Meeting legendary Sir Sidney Poitier

Sir Sidney in his speech to the assembly, very humbly recalled how he had been coached to read and write by a senior Jewish waiter, when he was employed as a child in a menial job as a dish washer. He mentioned that his journey from dust to gold, and to hold the prestigious Oscar, was rough and full of hurdles.

Then followed the photographic session. We lined up and I was hidden a little behind, and suddenly I felt two iron tongs lifting me from my waist and placing me in front saying, “Your place is there” and positioned me next to the Secretary General Mr. U Thant. Immensely flabbergasted, I looked back. I could not believe my eyes; it was none other than Sir Sidney Poitier, the heartthrob of the galaxy of Hollywood stars, and at that time he was at the apogee of his distinguished career.

We enjoyed the Green Room hospitality of the Secretary General. I saw this unassuming Knight in shining armour, mixing with the crowd like a well chiselled, well- polished ebony statue that had come to life.

We as artistes adored this trailblazing, ground-breaking Oscar winner’s performances, in films like “Guess who is coming to dinner”, “To Sir with Love” and “In the heat of the Night”.

Sir Sidney is no more. But he will live in the hearts of everyone.

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Prehistoric community heterogeneous despite Sinhalese character and ethnos



Kozakian Shamshir weapon made of crucible steel from the collection of the Royal Museum of the Armed Forces and Military History, Brussels

By Seneka Abeyratne

The ancient kings, inspired by Buddhism and the constant need to feed a growing population, produced a new culture as well as a new economy. They also created the necessary institutions to plan and implement development projects for transforming the dry zone. Buddhism figured prominently in the island’s hydraulic civilization, which emerged during the Early Historic Period (500 BCE-300 CE). Although the irrigation bureaucracy was highly centralised, it produced results. There was a steady increase in agricultural production which kept pace with population growth and also stimulated technological change in the non-farm sectors through backward linkages.

However, there were occasional famines caused by various factors including invasions, internal strife, and adverse weather conditions. These famines occurred over a period of fifteen centuries in both the Anuradhapura and Polonnaruwa kingdoms. Hence, despite the development of an intricate irrigation system in the dry zone, the uncertainty of food production always remained (Siriweera, W.I. History of Sri Lanka: From earliest times up to the sixteenth century, second edition, 2004).

Dual role of monastic complexes

The vibrant Buddhist culture also produced a flowering of religious art, architecture, and sculpture and a proliferation of the arts and crafts. Owing to its pivotal position in the ancient maritime silk route, the island would no doubt have benefited from winds of change blowing from East and West.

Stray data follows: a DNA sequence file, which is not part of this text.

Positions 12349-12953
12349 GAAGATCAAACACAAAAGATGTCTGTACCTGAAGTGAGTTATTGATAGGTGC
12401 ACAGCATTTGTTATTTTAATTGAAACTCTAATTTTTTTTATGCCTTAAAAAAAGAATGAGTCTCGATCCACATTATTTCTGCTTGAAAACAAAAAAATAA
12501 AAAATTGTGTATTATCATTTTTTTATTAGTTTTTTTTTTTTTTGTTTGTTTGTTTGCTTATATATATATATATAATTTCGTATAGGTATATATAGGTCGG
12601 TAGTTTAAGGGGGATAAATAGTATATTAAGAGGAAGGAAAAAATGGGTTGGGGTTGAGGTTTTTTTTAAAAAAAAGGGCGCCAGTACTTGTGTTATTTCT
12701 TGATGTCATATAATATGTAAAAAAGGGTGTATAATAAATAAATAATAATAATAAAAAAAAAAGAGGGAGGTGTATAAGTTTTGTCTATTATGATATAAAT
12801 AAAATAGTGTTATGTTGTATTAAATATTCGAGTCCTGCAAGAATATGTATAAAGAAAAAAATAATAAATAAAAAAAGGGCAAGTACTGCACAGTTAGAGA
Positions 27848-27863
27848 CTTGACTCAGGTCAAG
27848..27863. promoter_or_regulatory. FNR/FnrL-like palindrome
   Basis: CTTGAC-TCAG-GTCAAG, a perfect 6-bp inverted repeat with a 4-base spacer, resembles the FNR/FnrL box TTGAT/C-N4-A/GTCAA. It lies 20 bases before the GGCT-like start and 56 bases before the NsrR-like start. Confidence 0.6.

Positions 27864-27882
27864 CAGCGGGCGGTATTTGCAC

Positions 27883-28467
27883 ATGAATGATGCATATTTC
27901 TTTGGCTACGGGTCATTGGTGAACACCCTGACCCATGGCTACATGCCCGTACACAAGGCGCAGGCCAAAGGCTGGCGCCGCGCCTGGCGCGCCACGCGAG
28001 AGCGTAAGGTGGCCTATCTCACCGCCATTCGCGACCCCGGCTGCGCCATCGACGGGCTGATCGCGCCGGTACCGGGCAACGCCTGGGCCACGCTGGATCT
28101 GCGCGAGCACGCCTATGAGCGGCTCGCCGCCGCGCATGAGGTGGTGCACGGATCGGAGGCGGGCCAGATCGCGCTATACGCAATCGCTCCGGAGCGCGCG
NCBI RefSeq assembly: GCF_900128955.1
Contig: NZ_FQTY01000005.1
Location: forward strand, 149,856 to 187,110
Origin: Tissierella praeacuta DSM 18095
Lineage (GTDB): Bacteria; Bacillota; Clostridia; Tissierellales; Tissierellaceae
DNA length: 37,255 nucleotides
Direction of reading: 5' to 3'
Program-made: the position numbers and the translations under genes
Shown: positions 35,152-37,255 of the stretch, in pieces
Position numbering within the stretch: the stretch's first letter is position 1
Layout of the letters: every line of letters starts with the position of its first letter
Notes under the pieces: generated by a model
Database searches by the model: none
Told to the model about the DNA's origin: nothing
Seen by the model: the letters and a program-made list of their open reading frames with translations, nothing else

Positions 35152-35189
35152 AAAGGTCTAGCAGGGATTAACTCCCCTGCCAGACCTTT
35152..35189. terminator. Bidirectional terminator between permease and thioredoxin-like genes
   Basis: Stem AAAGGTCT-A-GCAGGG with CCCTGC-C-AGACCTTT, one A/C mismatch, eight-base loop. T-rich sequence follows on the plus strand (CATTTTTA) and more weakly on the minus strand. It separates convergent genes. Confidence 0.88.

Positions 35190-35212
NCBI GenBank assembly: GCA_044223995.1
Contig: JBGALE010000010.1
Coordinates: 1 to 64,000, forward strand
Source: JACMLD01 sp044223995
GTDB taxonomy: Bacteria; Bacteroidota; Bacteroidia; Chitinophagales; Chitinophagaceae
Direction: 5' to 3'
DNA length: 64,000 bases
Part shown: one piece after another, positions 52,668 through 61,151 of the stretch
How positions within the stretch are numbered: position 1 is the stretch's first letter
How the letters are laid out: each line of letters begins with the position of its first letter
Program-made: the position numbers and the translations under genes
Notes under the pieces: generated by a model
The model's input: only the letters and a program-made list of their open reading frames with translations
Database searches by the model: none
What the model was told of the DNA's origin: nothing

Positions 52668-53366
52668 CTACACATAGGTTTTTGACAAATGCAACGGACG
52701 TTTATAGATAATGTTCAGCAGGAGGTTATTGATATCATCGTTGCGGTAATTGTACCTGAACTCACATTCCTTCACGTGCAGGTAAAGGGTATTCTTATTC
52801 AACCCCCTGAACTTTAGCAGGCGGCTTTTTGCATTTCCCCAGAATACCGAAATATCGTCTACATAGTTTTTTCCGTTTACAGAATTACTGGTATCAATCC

The Buddhist monasteries were heavily patronised by the royalty and served as key intermediaries between the monarchs and the rural people. The monastic complexes owned large extents of land, irrigation works, dairy cows, and draft animals. The manpower they had in their service consisted mainly of agricultural labourers and artisans. The latter included carpenters, wood-carvers, potters, brick-makers, and blacksmiths. The complexes possessed a range of implements for use by the skilled and unskilled workers. Consequently, they functioned not only as places of worship but also as key resource centres.

“What is still more significant is the role of the monastery in promoting different crafts including iron-smelting and metal craft. It adds another dimension to the multi-faceted activities in which these institutions had been involved” (Karunatilaka, P.V.B. Metals and Metal Use in Ancient Sri Lanka, 1991-92). Consequently, the larger monasteries, in addition to performing religious duties, engaged in diverse economic activities. By promoting metal crafts using hands-on training methods, they also served as agents of technical change.

Steel manufacturing

As we saw, iron and steel implements of superior quality were being produced in the island during the Early Historical Period. Numerous archaeological studies suggest that India and Sri Lanka were the first two countries in the world to produce and export wootz – a hard, durable, high-carbon steel. Both countries exported wootz steel to the Middle East. While in India, the iron-smelting furnaces for producing wootz steel (also known as crucible steel) were charcoal-fired, in Sri Lanka, they were wind-powered. This method of producing wootz steel was unique to the island. The ancient, wind-powered furnaces were built in the Samanalawewa area (located in the southern foothills of the central highlands), where there was an abundant supply of iron ore (Juleff, G. An ancient wind-powered iron-smelting technology in Sri Lanka, 1996). These remarkable structures have been dated to 300 BCE using radiocarbon dating techniques (Hewageegana, P. Early Iron and Steel Production in Sri Lanka: A Scientific Perspective, 2014).